In what continues--from the past several seasons--to be a two-man scoring competition, the best and second best scorers in football notched Champions League hat tricks over the past 24 hours.
Yesterday, in the first leg of their Group B Champions League tie, Real Madrid beat hosts Galatasaray 6-1 (http://bit.ly/1eq6mRZ) with a Cristiano Ronaldo hat trick. The first two goals were sloppy, inside the goalie's box tap-ins, but the third was a wonderful dribbling and shooting display.
That goal saw the right-footed Ronaldo go left to right inside the box, eluding two defenders, and then cut back to his left, to blast the ball high and to the opposite side of the goal for the left-footed score, over the goalkeeper and around a third defender. This was a hard fought and won scoring opportunity by a gifted striker who was not being given any breathing room and was being forced to his weaker leg.
Today, Lionel Messi scored a hat-trick as hosts Barcelona FC crushed Dutch club Ajax 4-0 in Group H of the competition (http://bit.ly/19eWMLD). Messi began with a spectacular curling free kick that nicked the post and sailed into the opposite side of the goal for the game's opening score. His third goal was a dribbling speedster's move in the box that froze defenders. The second goal, though, was worth dissecting.
Sergio Busquets led a counterattack down the middle of the field with Neymar close to his left and Messi to the far right. As the Ajax defense inexplicably backed up for about twenty yards without challenging the defensive midfielder, Busquets cut right.
At this point the two defenders to the right might have thought this: the best player in the world is a striker and he is on the right side of the field, to the ball carrying defensive midfielder's right. Maybe, if one of us challenges his attacking prowess while the other one of us makes sure there is no possible pass to the best player in the world on the right, we might be able to stop this counter.
When Busquets, who had by then given Neymar his back and had no choices available but to go it alone or pass to Messi, decided to pass to Messi, the defender closest to Busquets, who had not committed either way, was left woefully out of position. The defender to the right, near Messi, turned to face the diminutive Argentine but thought it wise to over-commit to the striker's right side, albeit the side with the angled but momentarily most direct path to the goal. But, the left-footed striker cut to his left and let loose from inside the box, scoring a goal.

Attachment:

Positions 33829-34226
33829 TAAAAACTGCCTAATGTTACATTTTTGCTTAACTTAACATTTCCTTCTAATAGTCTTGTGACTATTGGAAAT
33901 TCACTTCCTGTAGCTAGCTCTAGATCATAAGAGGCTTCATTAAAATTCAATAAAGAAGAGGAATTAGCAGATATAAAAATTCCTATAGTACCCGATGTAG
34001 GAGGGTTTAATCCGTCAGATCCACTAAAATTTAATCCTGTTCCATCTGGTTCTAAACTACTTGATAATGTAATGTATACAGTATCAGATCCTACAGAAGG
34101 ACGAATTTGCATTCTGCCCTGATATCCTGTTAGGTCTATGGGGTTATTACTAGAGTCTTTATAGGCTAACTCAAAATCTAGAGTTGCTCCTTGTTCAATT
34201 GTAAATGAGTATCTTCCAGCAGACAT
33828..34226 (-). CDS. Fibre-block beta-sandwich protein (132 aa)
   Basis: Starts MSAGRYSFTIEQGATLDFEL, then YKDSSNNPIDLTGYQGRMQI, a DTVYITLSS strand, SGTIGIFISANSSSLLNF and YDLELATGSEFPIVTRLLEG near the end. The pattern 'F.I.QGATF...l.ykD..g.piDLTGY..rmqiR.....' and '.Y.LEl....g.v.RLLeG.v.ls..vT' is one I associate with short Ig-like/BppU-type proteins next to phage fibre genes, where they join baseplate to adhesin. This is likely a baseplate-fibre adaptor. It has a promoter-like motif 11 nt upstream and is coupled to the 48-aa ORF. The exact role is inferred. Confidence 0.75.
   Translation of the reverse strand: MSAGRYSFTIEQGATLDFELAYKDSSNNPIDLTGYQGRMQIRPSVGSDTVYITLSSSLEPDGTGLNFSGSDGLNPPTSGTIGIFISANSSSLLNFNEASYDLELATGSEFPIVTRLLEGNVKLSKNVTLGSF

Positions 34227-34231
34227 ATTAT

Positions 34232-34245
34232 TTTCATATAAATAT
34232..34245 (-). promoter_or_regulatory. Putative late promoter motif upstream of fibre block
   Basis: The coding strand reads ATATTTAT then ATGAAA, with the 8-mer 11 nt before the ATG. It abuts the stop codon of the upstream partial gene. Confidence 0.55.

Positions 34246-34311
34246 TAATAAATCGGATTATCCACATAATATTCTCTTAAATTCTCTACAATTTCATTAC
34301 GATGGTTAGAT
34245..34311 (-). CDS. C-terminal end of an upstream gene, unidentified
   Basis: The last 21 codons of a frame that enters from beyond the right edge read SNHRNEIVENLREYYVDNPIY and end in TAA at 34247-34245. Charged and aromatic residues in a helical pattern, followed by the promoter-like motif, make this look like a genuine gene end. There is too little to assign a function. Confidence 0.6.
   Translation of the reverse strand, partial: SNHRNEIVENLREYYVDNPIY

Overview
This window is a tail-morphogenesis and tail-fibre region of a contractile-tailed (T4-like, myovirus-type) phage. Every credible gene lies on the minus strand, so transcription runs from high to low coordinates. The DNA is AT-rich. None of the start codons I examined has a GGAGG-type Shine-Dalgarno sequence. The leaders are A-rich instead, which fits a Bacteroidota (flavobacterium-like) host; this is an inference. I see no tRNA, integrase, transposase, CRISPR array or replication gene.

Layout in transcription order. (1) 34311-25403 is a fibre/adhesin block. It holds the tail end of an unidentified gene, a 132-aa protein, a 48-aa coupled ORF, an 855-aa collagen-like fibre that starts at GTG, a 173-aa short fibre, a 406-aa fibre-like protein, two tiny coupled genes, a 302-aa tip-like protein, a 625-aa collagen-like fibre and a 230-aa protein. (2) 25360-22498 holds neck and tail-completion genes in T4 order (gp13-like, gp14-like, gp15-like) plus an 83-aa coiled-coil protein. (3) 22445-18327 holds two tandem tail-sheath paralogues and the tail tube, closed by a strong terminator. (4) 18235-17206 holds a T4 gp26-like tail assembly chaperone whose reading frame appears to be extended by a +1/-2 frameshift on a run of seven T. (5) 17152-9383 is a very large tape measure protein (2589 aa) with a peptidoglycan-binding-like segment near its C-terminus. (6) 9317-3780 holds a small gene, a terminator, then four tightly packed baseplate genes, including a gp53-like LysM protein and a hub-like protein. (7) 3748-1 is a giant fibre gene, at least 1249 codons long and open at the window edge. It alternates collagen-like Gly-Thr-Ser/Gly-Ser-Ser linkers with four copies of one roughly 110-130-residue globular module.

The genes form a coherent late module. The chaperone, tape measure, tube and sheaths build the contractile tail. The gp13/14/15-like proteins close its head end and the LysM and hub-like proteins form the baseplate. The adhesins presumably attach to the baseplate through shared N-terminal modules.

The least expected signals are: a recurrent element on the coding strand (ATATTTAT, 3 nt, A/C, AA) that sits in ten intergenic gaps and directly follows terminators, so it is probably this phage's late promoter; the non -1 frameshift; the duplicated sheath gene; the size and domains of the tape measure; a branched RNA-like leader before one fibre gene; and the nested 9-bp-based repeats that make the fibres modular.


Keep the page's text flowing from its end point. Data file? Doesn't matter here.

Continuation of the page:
It is amazing to see this happen time and again. Watch any video of Crisitiano Ronaldo, Neymar, Pele or Maradona trying to score with their respective stronger feet when confronted by an opposing defense. For that matter watch how often any of them is or was ever allowed to roam near goal without an escort or two. It never happens or happened. They are and were always forced to either shoot with their weaker feet or come up with a brilliant play if they wanted to use their favored feet. They always have or had opponents on them and those opponents knew which leg was which.
So, why is it that Messi is able to be so free so often and able to shoot with his favored left foot so often? Yes, he is a master of dissimulation and a speedster to boot, but are we not witnessing quite a bit of disingenuous defending against someone who has shattered scoring records and already won four consecutive FIFA Ballon d'Or equivalents. Perhaps that was the thinking when Neymar was purchased--keep an option open for sooner or later defenders will figure Messi out. It will be fun to see how this issue is resolved as the domestic and European seasons develop.